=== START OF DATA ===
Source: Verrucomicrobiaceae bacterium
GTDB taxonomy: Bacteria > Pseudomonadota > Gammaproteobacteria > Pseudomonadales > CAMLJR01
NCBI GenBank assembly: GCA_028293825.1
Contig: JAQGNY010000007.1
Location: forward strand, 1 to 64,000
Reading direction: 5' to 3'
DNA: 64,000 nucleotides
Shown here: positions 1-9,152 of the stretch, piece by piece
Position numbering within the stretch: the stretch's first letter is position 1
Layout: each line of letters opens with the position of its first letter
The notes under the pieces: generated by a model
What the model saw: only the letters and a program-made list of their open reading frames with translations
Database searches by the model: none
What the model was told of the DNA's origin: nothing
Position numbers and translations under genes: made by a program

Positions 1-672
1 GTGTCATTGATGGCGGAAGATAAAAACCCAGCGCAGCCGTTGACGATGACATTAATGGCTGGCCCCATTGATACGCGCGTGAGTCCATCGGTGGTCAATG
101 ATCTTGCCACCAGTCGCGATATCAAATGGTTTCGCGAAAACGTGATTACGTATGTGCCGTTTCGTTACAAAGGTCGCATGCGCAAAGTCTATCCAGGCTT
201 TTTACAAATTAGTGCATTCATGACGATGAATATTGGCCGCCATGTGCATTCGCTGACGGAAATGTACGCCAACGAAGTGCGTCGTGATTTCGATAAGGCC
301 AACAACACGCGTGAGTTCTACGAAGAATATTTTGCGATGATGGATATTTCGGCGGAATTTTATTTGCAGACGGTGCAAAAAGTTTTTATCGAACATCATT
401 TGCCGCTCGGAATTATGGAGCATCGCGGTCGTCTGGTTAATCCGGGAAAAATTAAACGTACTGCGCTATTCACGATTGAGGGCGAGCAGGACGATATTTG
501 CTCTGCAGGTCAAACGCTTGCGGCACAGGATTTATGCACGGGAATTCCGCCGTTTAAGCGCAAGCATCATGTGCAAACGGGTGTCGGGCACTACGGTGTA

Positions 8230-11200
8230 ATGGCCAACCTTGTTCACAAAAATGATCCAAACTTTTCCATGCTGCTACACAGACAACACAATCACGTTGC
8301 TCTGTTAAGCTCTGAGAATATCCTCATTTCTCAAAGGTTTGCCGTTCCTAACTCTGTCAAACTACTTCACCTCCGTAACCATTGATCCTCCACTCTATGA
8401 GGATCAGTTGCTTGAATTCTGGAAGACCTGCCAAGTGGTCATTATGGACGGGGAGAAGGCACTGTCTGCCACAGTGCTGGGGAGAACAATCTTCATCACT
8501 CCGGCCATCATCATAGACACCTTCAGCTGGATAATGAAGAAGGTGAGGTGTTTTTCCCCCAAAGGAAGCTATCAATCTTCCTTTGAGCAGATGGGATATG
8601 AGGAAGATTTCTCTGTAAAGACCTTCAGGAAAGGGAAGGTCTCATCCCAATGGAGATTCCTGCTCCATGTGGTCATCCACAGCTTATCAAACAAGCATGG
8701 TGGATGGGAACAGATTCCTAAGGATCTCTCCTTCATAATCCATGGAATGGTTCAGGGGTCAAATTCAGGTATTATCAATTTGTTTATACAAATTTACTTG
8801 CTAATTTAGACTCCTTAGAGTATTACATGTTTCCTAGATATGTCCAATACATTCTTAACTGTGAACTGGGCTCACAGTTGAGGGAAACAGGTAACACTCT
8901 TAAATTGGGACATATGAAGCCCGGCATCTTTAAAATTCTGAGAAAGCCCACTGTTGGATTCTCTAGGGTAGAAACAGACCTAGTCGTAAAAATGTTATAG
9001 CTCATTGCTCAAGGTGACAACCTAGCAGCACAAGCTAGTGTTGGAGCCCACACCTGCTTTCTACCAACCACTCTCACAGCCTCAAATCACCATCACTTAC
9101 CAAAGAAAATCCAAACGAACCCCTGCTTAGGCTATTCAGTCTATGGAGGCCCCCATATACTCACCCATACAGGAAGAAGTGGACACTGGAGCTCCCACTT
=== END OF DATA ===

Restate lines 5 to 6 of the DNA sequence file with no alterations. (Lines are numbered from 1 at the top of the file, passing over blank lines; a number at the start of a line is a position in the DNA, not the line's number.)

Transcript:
Location: forward strand, 1 to 64,000
Reading direction: 5' to 3'